from SAMBULO DLAMINI in Mbabane, Eswatini
MBABANE, (CAJ News) – A REVOLT by police officers in Eswatini is a fatal development highlighting the worsening crisis in Africa’s last absolute monarch, characterised by bloodshed in recent months.
It represents the first act resistance by the inner circle in the administration led by King Mswati III (54).
For years, the Royal Eswatini Police Service (REPS) has been accused as one of the pillars of the king’s reign, which began in 1986 when he was a teenager.
Their role as enforcers of Mswati III increasingly firm iron fist has been evident in recent months as the king faces his biggest threat to power in the form of protests by citizens demanding reforms and greater freedoms.
Scores of protesters have been killed, injured or kidnapped.
As the economic situation worsens, however, junior police officers have been on a strike in recent days, in what is seen as a show of defiance to the powerful king who acts as the Commissioner-in-Chief of the Police.
The Police Commissioner reports to him. William Tsintsibala Dlamini is current Police Commissioner.
Junior officers, who are now at loggerheads with their seniors, have been on strike demanding better salaries and improved working conditions.
In another incident seen as an embarrassment to Mswati III, the aggrieved officers, under the Police Staff Association, have committed to putting an end to the violence and atrocities meted on members of the public, particularly the working class and the students during ongoing upheaval.
Things have taken a tragic turn lately.
Last week, two police officers who were on duty while others attempted to go and protest at Prime Minister Cleopas Dlamini’s office in the capital Mbabane were found dead.
They were killed in Manzini, the country’s largest urban centre.
It is not known who killed the pair but it is suspected those agitating for the strike were behind the murder.
Seargent Dumsile Khumalo, Police Staff Association Secretary General, who led junior police officers’ protest to the Prime Minister’s Office, was arrested last Friday.
The Mbabane Magistrates Court has slapped her with charges of violating the Police Act and Public Order Act.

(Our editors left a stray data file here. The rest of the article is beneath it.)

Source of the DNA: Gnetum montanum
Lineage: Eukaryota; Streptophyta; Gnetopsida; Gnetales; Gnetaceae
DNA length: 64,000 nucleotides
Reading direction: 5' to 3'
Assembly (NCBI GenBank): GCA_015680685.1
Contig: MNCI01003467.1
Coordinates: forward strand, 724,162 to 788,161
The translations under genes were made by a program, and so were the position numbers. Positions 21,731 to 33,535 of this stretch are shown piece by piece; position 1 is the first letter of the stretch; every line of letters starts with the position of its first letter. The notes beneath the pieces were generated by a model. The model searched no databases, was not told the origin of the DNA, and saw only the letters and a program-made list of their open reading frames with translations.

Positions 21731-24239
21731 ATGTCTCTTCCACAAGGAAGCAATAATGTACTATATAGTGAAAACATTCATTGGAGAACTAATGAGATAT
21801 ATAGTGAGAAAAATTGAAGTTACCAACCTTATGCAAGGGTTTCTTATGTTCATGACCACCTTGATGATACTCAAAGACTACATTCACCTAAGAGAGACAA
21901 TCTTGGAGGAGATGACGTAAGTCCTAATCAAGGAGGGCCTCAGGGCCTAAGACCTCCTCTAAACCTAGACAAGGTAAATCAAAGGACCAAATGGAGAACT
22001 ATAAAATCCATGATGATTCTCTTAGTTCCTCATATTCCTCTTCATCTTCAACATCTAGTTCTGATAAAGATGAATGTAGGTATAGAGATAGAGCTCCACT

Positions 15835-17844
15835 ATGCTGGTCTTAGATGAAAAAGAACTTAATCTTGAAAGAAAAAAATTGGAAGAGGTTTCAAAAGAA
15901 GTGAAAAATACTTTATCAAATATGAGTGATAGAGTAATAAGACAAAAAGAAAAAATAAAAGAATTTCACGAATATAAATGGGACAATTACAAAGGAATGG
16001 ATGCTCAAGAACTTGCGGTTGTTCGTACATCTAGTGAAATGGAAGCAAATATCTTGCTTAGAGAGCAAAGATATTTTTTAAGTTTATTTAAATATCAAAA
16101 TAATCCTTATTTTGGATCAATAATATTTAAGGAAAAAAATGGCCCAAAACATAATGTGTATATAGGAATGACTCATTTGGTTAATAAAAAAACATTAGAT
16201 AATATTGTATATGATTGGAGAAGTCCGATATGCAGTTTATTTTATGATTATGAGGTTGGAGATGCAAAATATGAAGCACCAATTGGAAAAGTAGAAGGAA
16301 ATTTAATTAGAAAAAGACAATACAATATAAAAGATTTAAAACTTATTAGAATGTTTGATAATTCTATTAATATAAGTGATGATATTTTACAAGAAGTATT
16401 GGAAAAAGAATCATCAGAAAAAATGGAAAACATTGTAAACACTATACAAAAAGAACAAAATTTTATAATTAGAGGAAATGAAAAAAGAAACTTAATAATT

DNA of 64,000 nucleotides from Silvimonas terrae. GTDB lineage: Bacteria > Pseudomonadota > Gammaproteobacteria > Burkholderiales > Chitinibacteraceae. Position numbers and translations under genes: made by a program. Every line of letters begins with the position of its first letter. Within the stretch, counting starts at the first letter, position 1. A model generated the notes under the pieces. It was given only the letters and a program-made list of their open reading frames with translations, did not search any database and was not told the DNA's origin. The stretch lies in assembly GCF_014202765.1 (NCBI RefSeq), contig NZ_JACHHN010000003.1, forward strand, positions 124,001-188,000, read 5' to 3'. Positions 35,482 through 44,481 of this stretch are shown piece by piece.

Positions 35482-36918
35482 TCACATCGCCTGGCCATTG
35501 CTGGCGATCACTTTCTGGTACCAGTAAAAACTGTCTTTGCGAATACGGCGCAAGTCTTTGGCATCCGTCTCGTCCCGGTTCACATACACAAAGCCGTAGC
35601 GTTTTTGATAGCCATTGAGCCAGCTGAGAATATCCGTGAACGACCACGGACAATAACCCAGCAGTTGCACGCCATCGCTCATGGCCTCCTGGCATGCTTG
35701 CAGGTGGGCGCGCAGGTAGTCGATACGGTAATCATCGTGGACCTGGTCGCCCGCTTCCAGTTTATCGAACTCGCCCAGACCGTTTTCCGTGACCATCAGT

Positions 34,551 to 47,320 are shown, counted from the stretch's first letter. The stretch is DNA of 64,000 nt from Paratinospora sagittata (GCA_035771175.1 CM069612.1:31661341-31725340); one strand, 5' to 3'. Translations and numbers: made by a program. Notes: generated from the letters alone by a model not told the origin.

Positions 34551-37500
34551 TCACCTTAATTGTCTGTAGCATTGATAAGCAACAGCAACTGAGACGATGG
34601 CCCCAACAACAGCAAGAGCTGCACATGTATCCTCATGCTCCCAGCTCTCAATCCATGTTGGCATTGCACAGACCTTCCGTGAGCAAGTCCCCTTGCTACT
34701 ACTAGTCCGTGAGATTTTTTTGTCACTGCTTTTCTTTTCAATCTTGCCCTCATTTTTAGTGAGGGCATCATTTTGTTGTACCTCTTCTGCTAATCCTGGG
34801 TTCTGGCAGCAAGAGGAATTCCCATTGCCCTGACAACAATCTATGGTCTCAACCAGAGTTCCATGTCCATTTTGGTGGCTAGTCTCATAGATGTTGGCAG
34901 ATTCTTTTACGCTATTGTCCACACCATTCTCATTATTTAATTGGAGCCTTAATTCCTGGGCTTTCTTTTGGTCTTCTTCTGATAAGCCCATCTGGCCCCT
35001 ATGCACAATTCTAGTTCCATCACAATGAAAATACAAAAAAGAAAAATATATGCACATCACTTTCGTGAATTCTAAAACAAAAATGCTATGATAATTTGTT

The state has reportedly confiscated fire arms from some of the police in fear of the situation deteriorating.
Meanwhile, fire fighters have recently picketed, demanding their overtime allowances. Police resorted to fired stun grenades and tear gas to disperse them.
The National Economic Movement (NEM), which is advocating for political freedom and human rights for eSwatini citizens, is concerned that while the situation in the country is deteriorating, the king was painting a picture on the contrary.
“The talk that eSwatini is at peace is just bluffing the world by king Mswati III. Series of protests are common in the country. Even police held their protest,” the organisation stated.
NEM has warned that the march by police to deliver petition at Prime Minister and cabinet offices in Mbabane was “an omen for a possible military mutiny in near future.”
Slotarnet Dube, the human rights and social activist, concurred, “There is an imminent political turmoil as law enforcements are at loggerheads.”
Prime Minister Dlamini denounced the killing of the two police officers in Manzini as terrorism, which the emaSwati must unite and stand up against.
“We cannot allow the senseless killings of innocent emaSwati to continue unabated,” the premier said.
Earlier, he assured Parliament that government was addressing the issue of salary restructuring for junior state security officers.
The Prime Minister said the volatility was a hindrance to the dialogue aimed at resolving the crises in the country.
“Such acts occur amidst calls for a national dialogue and that does not enhance a conducive environment for a free and fair all-inclusive dialogue,” Dlamini said at the House of Assembly.
The former Swaziland, a country of over 1,1 million people, is experiencing its worst unrest since self-rule attained from Britain 54 years ago.
The current crisis surpasses the anti-government protests of 2018 when the Trade Union Congress of Eswatini organised a strike for salary increases.
The three-day strike resulted in widespread disruption.
The current unrest started in June 2021 as a consequence of anger towards the lack of meaningful reforms that activists and the banned opposition parties are advocating for, with the aim to usher in democracy in this landlocked nation.
– CAJ News